American League starting pitcher Justin Verlander, of the Houston Astros, throws during the first inning of the MLB baseball All-Star Game against the National League, Tuesday, July 9, 2019, in Cleveland. (Photo: AP)
For one night, the pitchers took back the power.
Hours after an awesome Home Run Derby got everyone buzzing even louder about monster shots and juiced balls, only a couple flew out of Progressive Field in the All-Star Game.
Instead, Justin Verlander blazed 97 mph heat from the start, Shane Bieber and Aroldis Chapman each struck out the side and the American League slowed a loaded NL lineup 4-3 Tuesday for its seventh straight win.
“I know it’s the year of the home run, but pitching dominated today,” Colorado slugger Nolan Arenado said.
Sure did — at least until play resumes Thursday.
Facing Christian Yelich, Cody Bellinger and a bunch of boppers, the AL staff combined to strike out 16.
“Baseball is a funny game,” said Bieber, a most unlikely MVP after being added late to the roster.
With fans hoping to see a replay of Monday’s jaw-dropping aerial show when 312 homers cleared the walls, this became the Arm-Star Game up until the late innings.
Derby champ Pete Alonso of the Mets grounded a two-out, two-run single past Gleyber Torres in the eighth to close the NL’s gap. After a double steal put runners at second and third against Cleveland reliever Brad Hand, White Sox catcher James McCann made a tumbling catch on Mike Moustakas’ twisting foul pop to end the inning.
Chapman closed to give the AL its 19th win in 22 games, with a tie stuck in there. He got a little encouragement with two outs — Yankees teammate CC Sabathia, honored this week for his contributions on and off the field, strolled to the mound to talk to the flamethrower.
Chapman then struck out Yasmani Grandal for a save , giving the AL an overall 45-43-2 lead in the Midsummer Classic.
No need, either, for the experimental rule that was set to go effect: If the game went into extras, each team would’ve started the 10th with an automatic runner on second base.
Major League Baseball is on a record-shattering pace for homers this season, but no one came close to clearing the walls until Charlie Blackmon connected in the NL sixth to make it 2-1. Texas’ Joey Gallo countered with a solo drive in a two-run seventh.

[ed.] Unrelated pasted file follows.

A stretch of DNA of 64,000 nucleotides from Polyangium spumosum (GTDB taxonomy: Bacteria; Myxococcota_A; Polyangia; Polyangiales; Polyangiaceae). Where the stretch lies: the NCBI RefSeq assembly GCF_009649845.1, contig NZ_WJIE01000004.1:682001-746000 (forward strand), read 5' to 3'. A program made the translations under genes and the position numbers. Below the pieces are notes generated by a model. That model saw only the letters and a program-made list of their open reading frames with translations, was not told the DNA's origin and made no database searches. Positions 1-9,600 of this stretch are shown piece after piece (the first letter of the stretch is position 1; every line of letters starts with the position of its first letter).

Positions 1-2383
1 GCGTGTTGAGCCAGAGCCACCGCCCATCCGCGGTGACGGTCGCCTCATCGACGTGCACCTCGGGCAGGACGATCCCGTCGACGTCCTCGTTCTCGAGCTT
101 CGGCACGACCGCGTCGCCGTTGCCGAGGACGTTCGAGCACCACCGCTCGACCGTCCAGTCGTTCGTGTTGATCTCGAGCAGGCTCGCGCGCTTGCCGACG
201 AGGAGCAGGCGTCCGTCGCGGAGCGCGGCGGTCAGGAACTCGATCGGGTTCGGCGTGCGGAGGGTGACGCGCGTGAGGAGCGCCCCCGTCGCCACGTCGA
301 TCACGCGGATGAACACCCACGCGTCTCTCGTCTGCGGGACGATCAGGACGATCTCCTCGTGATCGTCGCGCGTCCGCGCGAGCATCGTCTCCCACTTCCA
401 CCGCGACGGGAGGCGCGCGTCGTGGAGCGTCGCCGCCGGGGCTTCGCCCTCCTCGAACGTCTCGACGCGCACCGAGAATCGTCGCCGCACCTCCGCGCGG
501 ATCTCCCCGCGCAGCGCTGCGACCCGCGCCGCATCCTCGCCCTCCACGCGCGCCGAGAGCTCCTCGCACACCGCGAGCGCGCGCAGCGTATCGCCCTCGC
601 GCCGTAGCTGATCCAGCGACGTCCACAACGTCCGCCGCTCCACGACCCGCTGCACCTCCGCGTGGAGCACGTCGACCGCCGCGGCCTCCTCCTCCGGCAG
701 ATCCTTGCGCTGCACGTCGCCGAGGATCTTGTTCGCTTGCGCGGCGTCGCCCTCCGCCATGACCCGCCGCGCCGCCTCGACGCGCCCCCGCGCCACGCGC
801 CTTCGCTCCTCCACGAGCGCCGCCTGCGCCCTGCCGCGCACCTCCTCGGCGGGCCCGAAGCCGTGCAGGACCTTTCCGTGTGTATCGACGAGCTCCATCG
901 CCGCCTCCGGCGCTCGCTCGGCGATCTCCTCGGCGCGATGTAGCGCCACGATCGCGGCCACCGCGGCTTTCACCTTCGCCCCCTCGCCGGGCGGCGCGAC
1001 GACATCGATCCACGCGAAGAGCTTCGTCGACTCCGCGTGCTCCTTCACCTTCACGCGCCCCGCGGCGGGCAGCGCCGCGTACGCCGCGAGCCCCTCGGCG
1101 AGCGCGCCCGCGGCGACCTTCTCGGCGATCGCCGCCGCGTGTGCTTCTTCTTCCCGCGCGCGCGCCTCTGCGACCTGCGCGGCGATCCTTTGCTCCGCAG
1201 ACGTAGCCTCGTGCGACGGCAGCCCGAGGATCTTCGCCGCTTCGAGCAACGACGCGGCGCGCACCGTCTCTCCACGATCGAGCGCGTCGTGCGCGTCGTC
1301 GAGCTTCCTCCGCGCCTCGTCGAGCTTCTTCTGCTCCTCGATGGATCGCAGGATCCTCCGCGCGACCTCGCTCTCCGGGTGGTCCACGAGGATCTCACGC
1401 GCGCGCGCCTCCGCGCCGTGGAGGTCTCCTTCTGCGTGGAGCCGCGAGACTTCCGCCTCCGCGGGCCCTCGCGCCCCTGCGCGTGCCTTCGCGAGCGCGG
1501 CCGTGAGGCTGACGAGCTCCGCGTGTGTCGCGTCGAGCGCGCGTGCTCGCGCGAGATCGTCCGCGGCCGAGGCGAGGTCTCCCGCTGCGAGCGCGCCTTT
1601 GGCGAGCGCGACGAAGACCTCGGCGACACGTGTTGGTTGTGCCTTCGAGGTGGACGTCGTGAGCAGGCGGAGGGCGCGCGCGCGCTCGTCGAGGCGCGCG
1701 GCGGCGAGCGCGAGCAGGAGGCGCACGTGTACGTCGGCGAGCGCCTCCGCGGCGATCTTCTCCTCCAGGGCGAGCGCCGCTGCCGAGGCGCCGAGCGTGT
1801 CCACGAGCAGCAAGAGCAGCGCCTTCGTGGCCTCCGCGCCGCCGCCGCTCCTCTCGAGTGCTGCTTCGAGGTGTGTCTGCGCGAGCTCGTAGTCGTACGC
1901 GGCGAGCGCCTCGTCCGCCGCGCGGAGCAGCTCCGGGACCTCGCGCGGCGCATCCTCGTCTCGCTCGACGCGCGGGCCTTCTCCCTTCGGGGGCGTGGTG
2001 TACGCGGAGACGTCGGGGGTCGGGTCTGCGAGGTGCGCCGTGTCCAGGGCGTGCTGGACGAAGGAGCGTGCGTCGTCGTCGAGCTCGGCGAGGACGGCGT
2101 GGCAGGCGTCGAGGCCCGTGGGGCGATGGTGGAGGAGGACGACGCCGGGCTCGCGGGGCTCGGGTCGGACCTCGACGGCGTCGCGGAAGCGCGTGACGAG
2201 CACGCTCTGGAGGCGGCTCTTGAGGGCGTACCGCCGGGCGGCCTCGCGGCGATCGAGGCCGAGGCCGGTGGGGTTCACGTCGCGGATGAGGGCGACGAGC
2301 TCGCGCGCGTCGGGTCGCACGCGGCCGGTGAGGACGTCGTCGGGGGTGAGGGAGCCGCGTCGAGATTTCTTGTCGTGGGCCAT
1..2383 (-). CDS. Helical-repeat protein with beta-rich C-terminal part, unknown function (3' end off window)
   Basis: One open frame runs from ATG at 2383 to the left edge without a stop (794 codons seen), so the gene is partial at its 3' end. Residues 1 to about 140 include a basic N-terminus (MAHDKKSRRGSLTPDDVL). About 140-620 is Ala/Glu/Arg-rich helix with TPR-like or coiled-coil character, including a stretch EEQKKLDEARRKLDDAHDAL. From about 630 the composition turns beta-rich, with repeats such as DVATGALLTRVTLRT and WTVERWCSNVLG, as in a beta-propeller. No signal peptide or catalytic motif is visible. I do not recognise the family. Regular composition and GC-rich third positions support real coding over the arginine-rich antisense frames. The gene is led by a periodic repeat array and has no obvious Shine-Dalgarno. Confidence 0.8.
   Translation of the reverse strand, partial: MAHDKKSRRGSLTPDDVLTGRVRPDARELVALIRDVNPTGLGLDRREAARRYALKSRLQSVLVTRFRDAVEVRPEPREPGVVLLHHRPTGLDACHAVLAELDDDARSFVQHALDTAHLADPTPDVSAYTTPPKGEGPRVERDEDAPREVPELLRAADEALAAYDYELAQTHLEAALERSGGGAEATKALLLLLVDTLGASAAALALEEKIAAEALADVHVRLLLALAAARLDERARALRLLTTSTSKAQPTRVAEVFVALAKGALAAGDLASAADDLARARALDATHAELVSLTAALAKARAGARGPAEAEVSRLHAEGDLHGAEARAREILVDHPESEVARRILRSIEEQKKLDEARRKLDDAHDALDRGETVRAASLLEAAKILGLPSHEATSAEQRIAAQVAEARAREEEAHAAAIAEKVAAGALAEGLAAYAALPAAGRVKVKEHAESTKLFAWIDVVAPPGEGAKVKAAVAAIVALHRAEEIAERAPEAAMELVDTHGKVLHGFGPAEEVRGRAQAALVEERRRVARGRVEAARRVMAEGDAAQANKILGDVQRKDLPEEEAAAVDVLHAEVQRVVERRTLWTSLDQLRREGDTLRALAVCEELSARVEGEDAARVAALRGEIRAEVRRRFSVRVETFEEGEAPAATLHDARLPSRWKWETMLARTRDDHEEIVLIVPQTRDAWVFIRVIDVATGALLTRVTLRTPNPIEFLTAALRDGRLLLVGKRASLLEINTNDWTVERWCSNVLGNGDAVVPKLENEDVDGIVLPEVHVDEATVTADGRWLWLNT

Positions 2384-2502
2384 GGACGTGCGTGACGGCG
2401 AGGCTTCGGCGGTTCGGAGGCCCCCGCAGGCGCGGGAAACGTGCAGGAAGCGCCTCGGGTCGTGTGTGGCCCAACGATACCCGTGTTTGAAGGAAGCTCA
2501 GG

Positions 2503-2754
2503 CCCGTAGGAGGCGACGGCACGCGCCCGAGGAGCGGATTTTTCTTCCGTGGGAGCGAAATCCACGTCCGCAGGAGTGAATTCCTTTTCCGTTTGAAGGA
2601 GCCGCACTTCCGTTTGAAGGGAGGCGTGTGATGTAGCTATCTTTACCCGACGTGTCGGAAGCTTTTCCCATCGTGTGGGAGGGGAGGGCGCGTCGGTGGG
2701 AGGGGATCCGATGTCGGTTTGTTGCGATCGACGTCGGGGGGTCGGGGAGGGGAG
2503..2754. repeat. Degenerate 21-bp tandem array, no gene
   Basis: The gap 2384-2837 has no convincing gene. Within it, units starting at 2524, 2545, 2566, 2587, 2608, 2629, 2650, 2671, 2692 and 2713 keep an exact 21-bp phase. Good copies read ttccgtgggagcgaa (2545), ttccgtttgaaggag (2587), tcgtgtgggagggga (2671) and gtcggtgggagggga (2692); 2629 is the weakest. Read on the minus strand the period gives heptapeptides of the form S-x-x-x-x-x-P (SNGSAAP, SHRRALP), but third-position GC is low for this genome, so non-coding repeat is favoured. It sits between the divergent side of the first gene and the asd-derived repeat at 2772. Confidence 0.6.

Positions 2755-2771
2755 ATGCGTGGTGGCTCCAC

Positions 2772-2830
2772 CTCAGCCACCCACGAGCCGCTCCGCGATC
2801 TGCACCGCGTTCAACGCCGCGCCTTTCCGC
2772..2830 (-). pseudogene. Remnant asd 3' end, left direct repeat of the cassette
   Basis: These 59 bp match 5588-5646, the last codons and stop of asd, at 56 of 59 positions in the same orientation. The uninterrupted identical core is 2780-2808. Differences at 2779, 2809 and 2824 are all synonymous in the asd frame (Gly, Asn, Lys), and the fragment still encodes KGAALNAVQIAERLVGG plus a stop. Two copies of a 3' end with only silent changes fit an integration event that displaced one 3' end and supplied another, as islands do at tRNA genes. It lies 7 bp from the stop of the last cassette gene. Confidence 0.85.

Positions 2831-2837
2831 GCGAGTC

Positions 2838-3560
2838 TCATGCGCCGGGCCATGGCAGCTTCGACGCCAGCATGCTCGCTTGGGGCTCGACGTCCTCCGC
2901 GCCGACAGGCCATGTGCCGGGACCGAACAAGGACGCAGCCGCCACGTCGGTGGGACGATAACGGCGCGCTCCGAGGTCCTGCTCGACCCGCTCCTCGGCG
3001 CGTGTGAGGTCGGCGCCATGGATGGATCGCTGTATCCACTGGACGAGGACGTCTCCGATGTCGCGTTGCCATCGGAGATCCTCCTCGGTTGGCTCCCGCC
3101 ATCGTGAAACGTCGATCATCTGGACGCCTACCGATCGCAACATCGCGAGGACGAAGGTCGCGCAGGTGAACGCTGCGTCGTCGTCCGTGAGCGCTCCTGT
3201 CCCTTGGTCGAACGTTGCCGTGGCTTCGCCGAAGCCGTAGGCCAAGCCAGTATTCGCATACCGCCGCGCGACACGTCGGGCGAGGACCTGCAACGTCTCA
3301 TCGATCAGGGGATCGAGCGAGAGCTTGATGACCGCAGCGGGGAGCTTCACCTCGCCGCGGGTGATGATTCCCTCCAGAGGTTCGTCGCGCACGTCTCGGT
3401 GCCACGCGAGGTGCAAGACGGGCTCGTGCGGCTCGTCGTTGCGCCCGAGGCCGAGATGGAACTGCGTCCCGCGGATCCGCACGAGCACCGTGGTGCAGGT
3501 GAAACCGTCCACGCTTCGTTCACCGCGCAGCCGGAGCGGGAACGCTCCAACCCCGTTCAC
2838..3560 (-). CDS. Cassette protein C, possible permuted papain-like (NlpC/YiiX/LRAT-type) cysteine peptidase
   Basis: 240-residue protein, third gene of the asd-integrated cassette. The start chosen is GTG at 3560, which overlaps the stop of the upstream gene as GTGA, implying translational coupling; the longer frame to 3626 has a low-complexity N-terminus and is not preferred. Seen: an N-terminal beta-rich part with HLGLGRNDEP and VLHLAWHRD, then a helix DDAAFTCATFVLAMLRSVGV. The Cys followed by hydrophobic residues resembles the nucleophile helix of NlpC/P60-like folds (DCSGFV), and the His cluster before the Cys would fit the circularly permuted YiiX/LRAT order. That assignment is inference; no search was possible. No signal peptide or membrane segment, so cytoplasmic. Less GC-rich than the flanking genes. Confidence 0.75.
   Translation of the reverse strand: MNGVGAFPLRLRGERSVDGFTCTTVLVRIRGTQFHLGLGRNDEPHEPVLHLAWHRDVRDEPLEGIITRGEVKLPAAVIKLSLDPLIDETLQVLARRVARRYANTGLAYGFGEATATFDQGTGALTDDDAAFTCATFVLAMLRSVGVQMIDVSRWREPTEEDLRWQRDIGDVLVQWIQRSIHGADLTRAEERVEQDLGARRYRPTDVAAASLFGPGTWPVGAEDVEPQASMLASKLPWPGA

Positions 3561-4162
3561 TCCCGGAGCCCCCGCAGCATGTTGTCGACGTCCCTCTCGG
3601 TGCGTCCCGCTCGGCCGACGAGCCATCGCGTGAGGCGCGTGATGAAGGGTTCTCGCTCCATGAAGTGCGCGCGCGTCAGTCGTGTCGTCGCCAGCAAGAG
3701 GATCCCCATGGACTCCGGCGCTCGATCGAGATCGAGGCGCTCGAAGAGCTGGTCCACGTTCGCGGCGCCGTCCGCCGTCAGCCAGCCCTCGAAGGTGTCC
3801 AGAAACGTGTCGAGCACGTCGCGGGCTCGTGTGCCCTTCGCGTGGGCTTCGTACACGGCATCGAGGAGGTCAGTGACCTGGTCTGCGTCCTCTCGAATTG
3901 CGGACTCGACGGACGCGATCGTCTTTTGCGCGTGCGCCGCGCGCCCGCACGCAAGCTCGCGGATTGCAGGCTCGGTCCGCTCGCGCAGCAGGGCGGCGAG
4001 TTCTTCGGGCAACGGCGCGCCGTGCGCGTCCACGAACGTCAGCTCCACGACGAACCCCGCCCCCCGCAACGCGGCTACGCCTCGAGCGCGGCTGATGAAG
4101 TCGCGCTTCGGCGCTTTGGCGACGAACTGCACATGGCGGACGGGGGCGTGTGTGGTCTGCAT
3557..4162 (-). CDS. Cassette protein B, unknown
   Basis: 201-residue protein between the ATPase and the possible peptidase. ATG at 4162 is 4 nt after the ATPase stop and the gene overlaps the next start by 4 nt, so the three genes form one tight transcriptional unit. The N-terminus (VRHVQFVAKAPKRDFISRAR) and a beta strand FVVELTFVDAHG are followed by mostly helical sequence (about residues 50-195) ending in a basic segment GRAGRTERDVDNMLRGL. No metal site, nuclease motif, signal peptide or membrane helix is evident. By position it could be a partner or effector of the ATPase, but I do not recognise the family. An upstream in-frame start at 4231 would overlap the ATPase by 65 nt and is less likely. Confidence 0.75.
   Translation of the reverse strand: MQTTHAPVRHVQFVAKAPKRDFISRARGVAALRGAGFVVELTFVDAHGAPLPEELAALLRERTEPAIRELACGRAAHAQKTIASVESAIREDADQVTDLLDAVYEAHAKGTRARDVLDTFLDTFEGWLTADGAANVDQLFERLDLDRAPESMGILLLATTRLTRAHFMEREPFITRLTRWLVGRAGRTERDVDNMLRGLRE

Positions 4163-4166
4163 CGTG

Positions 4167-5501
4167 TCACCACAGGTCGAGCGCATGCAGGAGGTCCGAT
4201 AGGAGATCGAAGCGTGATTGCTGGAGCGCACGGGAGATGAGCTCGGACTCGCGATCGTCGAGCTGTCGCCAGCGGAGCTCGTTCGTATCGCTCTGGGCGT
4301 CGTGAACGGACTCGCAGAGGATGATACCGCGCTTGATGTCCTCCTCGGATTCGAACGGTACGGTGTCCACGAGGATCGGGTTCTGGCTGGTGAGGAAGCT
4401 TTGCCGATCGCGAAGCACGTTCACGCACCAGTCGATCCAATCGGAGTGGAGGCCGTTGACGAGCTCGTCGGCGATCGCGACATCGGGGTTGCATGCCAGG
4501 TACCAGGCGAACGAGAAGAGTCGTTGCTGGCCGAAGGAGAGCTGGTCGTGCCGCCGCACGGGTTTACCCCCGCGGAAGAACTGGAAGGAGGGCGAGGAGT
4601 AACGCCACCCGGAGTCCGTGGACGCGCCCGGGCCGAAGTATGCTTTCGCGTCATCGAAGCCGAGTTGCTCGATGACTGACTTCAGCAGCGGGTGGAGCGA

Still, it was a far cry from last year’s All-Star Game that featured a record 10 home runs.
“I kind of expected it, to be honest,” former NL MVP Kris Bryant said. “You only see them once, so they have the advantage.”
“There are a lot of hard throwers and great pitchers over there. Unless you’ve seen them before, it’s a difficult matchup,” he said.
Cleveland favorite Michael Brantley had an early RBI double off losing pitcher Clayton Kershaw. Jorge Polanco drove in a run with an infield single for a 2-0 edge in the fifth and another scored on a double-play grounder.
“I wanted to swing the bat early. I had some nervous jitters I wanted to get out,” Brantley said.
Winning pitcher Masahiro Tanaka, Lucas Giolito and Shane Greene did their parts to protect the lead with scoreless innings.
Bieber dazzled in front of a chanting home crowd, striking out Willson Contreras, Ketel Marte and Ronald Acuña Jr. in the fifth with a 1-0 lead. Bieber later donated his cap to the Hall of Fame.
“It was electric out there, the fans got in it and it was fun,” AL manager Alex Cora of the Red Sox said. “And I’m glad that he got the MVP. He plays at this level. He’s really good.”
The biggest misplay of the night might have been on the scoreboard. NL All-Stars David Dahl of Colorado and Willson Contreras of the Cubs had their names misspelled — “Davis Dahl” and “Wilson Contreras” — on the outfield videoboard. Jeff McNeil was spelled correctly, but the photo accompanying it was of Mets teammate Jacob deGrom.
“That was tough, to see deGrom’s picture up there,” McNeil said. “I didn’t really like that. I wanted to see my picture up there. I know my family did, too. What are you going to do, I guess, but I don’t think that should happen.”
Fittingly, the first batter of the game was the guy who leads the majors in home runs — Yelich, the NL MVP with 31 homers at the break, hit leadoff for the first time this year.
Yelich lined out and Verlander quickly fanned Javier Báez and Freddie Freeman to finish his work.
Those lively balls that Verlander is complaining about? Didn’t bother him a bit.
NL starter Hyun-Jin Ryu, deGrom and Luis Castillo threw scoreless innings to keep the NL close in the early going.
Pittsburgh dynamo Josh Bell was part of the youngest starting lineup in All-Star history, with the NL crew averaging under 26 years old.
Overall, there were 36 first-timers, a number boosted by the absence of Bryce Harper, Manny Machado, José Altuve and several past perennials. And consider this: Of the 16 AL pitchers on the 2017 All-Star roster, zero made the roster this year.
All players wore a uniform patch with No. 45 to honor late Angels pitcher Tyler Skaggs. Los Angeles teammates Mike Trout and Tommy La Stella switched their jerseys to Skaggs’ number, and there was a pregame moment of silence.
“I felt him out there with me,” Trout said. “To be able to represent him and what he meant to us on a stage like this is special.”